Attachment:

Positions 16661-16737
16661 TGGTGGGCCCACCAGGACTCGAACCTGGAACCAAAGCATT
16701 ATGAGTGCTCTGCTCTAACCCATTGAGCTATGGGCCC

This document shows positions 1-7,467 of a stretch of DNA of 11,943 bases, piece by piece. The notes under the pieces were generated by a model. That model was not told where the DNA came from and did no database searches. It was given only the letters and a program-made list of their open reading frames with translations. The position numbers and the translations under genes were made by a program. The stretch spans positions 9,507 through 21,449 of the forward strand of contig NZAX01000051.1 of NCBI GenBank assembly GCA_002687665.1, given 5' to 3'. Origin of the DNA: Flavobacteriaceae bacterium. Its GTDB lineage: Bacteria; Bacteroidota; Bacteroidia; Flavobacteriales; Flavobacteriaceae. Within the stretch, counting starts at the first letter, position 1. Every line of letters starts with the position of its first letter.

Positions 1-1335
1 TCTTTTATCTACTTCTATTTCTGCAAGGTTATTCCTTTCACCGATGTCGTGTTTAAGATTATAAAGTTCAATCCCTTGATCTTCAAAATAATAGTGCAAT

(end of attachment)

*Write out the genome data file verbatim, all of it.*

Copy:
Positions 16661-16737
16661 TGGTGGGCCCACCAGGACTCGAACCTGGAACCAAAGCATT
16701 ATGAGTGCTCTGCTCTAACCCATTGAGCTATGGGCCC

This document shows positions 1-7,467 of a stretch of DNA of 11,943 bases, piece by piece. The notes under the pieces were generated by a model. That model was not told where the DNA came from and did no database searches. It was given only the letters and a program-made list of their open reading frames with translations. The position numbers and the translations under genes were made by a program. The stretch spans positions 9,507 through 21,449 of the forward strand of contig NZAX01000051.1 of NCBI GenBank assembly GCA_002687665.1, given 5' to 3'. Origin of the DNA: Flavobacteriaceae bacterium. Its GTDB lineage: Bacteria; Bacteroidota; Bacteroidia; Flavobacteriales; Flavobacteriaceae. Within the stretch, counting starts at the first letter, position 1. Every line of letters starts with the position of its first letter.

Positions 1-1335
1 TCTTTTATCTACTTCTATTTCTGCAAGGTTATTCCTTTCACCGATGTCGTGTTTAAGATTATAAAGTTCAATCCCTTGATCTTCAAAATAATAGTGCAAT